The novel Vacuum Flowers, by Michael Swanwick, features this description of primitive hunting parties:

"Don’t you know where the tetrad comes from? Eucrasia patterned us after the ancient Aboriginal hunting party. They went out in groups of four, and no matter what individuals they picked, during the hunt they took on four distinct roles—the leader, the warrior, the mystic, the clown. It made for a remarkably stable and efficient group."

When I read this long ago, I found this amazing (and do still). I've looked more than once for descriptions of aboriginal hunting parties, but found nothing similar.

Is this idea original to Michael Swanwick or was he inspired by something else?

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    It seems like a possible takeoff of Dungeons and Dragons. The warrior, mystic and clown sound like a fighter, wizard, and bard (all present in AD&D before the publication of Vacuum Flowers), and the second edition of the Dungeons and Dragons basic set was known for having four human classes (cleric, fighter, magic user, and thief), so four-character parties were already a bit of a stereotype. Since this is a futuristic story, "Aboriginal" can easily mean people from Earth in the distant past, and be misremembered.
    – Adamant
    Commented Jul 2, 2023 at 17:28
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    It even talks about "taking on roles," like a "role-playing game" of some sort, perhaps? I doubt it is based on anything in real life, primarily because "clown" seems an unlikely role for hunting, but also because "warrior" makes no sense for hunting animals for food (that's not war) and because mysticism does not seem like the sort of thing that one could just do on a whim without some sort of training or divine gift.
    – Adamant
    Commented Jul 2, 2023 at 17:31
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    @Adamant The names don’t have to be literal at all though. A group consisting of a leader, a skilled tracker (mystic), someone responsible for flushing out the prey (clown), and someone who specializes in actually subduing the prey (warrior) would make perfect sense. That said, I do also think that the term ‘aboriginal’ here is being used in the ‘indigenous peoples’ sense, not as a clip of ‘Australian Aboriginal‘, which throws a further wrench into things. Commented Jul 4, 2023 at 1:14
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    I think this answer feels right: Swanwick half-remembering something he read in Silverberg (possibly I am biased, being all too aware of how I seem to half-remember everything ...). "Since this is a futuristic story, "Aboriginal" can easily mean people from Earth in the distant past". I thought Adamant's comment was brilliant--it has made me happy all day. However I disagreed with "primarily because "clown" seems an unlikely role for hunting". I think every crew I've known either had a clown ... or needed one. Tensions arise, and the clown defuses them.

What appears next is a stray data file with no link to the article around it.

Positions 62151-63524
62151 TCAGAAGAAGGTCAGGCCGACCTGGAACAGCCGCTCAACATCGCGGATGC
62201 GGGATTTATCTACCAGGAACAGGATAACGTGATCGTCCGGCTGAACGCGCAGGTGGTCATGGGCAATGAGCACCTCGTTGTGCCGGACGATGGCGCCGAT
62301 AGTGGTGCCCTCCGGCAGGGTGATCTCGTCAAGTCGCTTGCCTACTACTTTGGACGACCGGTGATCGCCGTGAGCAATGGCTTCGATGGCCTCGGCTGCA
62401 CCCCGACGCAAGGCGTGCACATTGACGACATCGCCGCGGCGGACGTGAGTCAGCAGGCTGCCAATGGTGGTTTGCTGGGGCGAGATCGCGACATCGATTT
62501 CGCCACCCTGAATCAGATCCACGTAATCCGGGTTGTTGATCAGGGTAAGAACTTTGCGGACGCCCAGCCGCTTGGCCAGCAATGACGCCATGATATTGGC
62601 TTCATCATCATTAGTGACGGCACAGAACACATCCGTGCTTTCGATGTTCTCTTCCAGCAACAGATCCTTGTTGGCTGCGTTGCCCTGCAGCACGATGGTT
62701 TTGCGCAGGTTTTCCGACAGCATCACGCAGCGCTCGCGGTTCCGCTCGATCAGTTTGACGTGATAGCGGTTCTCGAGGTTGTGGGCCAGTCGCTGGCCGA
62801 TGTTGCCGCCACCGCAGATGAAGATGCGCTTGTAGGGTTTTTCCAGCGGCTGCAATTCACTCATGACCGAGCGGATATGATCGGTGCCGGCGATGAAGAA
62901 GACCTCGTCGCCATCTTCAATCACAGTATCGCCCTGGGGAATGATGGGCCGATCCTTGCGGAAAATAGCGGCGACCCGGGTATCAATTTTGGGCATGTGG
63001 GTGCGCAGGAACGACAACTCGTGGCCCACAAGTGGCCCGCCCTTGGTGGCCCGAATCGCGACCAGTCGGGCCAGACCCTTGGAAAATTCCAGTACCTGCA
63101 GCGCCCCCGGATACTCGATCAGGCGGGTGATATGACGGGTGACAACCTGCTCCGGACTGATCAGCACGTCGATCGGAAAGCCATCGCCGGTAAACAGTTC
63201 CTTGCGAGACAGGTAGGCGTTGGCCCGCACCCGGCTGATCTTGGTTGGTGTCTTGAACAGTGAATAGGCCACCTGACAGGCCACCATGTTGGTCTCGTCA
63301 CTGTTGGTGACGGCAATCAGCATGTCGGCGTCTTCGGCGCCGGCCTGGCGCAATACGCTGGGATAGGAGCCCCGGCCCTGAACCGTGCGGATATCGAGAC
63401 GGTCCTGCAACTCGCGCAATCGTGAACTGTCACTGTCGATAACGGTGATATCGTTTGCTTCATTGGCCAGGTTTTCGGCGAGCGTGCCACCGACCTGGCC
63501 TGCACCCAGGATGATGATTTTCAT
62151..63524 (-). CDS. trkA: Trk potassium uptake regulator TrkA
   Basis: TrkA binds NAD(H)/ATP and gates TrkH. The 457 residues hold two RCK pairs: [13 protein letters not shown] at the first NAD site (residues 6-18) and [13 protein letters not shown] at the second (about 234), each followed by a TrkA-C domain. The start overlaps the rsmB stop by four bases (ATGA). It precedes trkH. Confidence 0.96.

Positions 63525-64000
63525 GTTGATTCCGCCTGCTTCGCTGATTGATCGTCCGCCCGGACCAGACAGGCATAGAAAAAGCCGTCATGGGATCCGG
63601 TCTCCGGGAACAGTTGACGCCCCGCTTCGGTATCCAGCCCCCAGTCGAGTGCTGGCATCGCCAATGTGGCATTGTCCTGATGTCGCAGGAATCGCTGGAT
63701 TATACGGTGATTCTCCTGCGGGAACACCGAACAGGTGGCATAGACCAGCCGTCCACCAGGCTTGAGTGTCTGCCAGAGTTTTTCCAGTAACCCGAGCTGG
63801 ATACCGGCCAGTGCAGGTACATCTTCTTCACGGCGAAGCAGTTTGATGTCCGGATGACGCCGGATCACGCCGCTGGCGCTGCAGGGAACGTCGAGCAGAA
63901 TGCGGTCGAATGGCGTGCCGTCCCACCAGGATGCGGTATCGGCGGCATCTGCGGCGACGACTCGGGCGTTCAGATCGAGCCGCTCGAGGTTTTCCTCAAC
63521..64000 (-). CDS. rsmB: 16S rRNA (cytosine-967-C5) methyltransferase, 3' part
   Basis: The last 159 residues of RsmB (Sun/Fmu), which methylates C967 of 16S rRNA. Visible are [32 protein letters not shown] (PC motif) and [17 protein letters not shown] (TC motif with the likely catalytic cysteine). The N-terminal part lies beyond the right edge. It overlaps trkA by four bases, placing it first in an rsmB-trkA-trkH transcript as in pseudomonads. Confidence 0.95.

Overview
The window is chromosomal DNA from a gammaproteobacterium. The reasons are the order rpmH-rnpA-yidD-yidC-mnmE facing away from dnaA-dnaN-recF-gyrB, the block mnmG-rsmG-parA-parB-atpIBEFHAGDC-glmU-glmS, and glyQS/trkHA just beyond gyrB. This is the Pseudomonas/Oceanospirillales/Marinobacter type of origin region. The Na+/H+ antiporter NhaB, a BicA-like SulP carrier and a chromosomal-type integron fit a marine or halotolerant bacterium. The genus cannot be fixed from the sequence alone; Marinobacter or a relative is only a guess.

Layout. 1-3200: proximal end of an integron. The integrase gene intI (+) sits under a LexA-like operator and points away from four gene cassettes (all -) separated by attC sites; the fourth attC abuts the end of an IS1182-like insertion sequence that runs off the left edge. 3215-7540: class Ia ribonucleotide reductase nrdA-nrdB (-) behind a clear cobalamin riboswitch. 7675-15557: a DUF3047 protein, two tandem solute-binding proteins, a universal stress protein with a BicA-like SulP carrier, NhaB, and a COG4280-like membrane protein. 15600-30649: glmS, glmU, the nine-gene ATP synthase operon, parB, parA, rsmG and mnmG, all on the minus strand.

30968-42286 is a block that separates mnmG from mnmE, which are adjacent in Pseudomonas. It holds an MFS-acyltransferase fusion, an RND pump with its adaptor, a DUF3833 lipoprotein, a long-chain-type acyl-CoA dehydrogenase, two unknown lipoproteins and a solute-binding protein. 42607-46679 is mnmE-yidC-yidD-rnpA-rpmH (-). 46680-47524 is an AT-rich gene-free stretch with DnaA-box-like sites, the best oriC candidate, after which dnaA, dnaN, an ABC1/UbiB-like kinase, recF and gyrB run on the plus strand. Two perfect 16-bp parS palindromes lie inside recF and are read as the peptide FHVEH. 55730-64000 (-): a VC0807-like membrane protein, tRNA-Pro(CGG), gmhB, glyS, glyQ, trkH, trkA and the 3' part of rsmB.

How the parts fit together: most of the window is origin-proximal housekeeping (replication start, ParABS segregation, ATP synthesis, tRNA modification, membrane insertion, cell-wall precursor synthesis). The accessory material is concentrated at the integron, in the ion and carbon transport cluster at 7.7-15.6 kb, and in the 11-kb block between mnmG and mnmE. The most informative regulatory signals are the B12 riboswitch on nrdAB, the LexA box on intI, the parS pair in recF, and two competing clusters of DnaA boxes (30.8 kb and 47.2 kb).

– Barnaby
    Commented Jul 6, 2023 at 1:05

1 Answer 1


Strangely, this has a clear antecedent in The Book of Skulls (1972) by Robert Silverberg, which definitely seems like the kind of thing Swanwick would have read. (The Book of Skulls is, especially compared with a lot of other science fiction, very much set in the world of early 1970s college students, and Swanwick is exactly the same age as the four main characters in the story.) Moreover, in Silverberg's story, the division of a group into four roles is fairly easy to remember, since (unlike in Vacuum Flowers) it plays a central part in the book's plot.

Here is the description of the hunting party, with the four the roles that Ned envisions for himself and the other three protagonists, as the components of their "receptacle":

A book I was reading not long ago drew a structural metaphor of society from an ethnographical film about some African bushmen out hunting a giraffe. They had wounded one of the big beasts with their poisoned arrows, but now they had to follow their prey across the bleak Kalahari, chasing him until he dropped. There were four of them, bound in tight alliance. The Headman, the leader of the hunting unit. The Shama, the craftsman and magician, who invoked supernatural aid when needed and otherwise served as the conduit between the divine charisma and the realities of the desert. The Hunter of Beautiful One, famous for his grace, speed, and physical strength, who bore the hardest burdens of the hunt. Lastly, the Clown, small and freaky, who mocked the mysteries of the Shaman, the beauty and strength of the Hunter, the self-importance of the Headman. These four constituted a single organism, each essential to the whole of the chase.

As noted by Adamant in a comment, this might be a case of one author (Silverberg) inventing something and a later author (Swanwick) mistaking it for a real historical phenomenon. In any case, I think there is a pretty good chance that this is where Swanwick got the idea. However, if the characters in this four-member hunting party were not actually originated by Silverberg for The Book of Skulls, Ned's description quoted above may provide some useful clues as to where the concept had previously appeared.


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